Thursday, February 4, 2010

Welcome to the land of the myth

Signs saying ‘Benvenuti nella terra del mito’ and ‘Città di Rodolfo Valentino’ greet you, when you enter Castellaneta, a town with 17 000 inhabitants and a deep ravine 40 km north-west of Taranto, where latin lovers of the 21st century stay indoors on rainy spring days.

Castellaneta has earned a place in the history of cinematography as the birth place of Rodolfo Valentino, one of the first and greatest film stars starring in silent movies like ‘The Four Horsemen of the Apocalypse’ and ‘The Sheik’, and even though the young Rodolfo born in May 1895 left town before he turned ten, Castellaneta still celebrates the townsman, who made it big in America.

Along the passeggiata you encounter a lightly-chipped and rather clumsy blue clay statue of Valentino dressed up as Arabian sheik. Opposite Osteria Rodolfo Valentino offers fresh homemade pasta, and in the old part of town there is a Valentino gallery and a Valentino Museum, which happens to be closed (much of the time, I’m afraid). It is not in Castellaneta, you will experience the mass-hysteria surrounding the myth.

When Valentino died of appendicitis in August 1926 at the age of 31 years, an estimated 100 000 people attended the funeral in New York, and reports spoke of riots, suicides, mystery admirers and fainting women. The olive-skinned actor with the well-greased hair had come a long way since he left Puglia in 1906.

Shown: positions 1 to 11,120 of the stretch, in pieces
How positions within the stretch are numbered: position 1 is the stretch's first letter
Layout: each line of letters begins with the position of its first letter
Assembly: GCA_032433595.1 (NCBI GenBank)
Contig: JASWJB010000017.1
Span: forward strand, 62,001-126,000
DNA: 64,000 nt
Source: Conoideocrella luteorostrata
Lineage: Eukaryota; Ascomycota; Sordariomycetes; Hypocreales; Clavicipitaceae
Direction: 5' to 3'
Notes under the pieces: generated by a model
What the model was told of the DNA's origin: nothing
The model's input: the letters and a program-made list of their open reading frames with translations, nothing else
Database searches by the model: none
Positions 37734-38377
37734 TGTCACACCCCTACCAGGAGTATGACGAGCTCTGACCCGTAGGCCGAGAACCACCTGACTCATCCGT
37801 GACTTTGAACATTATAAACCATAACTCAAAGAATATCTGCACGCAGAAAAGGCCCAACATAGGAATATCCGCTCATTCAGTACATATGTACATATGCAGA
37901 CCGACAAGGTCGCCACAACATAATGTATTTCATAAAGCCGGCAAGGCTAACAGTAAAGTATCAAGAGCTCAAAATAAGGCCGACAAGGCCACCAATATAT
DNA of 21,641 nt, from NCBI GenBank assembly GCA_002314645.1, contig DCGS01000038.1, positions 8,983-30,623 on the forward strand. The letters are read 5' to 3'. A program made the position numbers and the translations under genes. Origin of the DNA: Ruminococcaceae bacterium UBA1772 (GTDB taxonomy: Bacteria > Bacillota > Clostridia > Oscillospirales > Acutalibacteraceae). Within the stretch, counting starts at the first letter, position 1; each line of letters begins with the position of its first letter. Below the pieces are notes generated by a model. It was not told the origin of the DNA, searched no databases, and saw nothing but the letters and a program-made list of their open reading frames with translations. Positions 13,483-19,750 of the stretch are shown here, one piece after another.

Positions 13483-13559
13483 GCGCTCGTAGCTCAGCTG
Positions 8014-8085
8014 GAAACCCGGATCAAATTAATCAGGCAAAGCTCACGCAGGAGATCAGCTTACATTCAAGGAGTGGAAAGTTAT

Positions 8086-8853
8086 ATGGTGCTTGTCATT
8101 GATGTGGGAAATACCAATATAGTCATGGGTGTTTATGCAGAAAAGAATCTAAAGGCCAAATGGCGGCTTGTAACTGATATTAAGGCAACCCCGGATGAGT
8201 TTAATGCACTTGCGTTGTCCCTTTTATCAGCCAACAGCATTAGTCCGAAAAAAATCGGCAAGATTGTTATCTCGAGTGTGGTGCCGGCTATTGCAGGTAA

Rodolfo Valentino’s father died, when the boy was eleven, and due to financial trouble he was sent to an orphanage in Perugia. In 1909 he tried to join the marines in Venezia, but was rejected due to poor eyesight, and ended up graduating from an agricultural college in the province of Genova. Valentino went back to see his mother and siblings in Taranto a couple of times, announcing that "L'Italia è troppo piccola per me" and in December 1913 he embarked on the merchant ship Cleveland in Hamburg bound for Ellis Island. In New York Valentino first made a living as a taxi dancer, before he joined a travelling show and made his way to Hollywood.

As such he became the epitome of the American dream for millions of Italian emigrants to USA from the malaria-ridden South in the years between 1880 and 1915, and a walk around the old town of Castellaneta makes it easy to envisage the poverty, sickness and oppression of a hundred years’ ago. I suppose that is the real attraction of the place, now that Valentino’s image is fading.

- Rudy who? my friend said, when I told her we were going to Castellaneta to see the Museo Valentino. The name and reference to silent movies mean absolutely nothing to most people born within the last 40 years.

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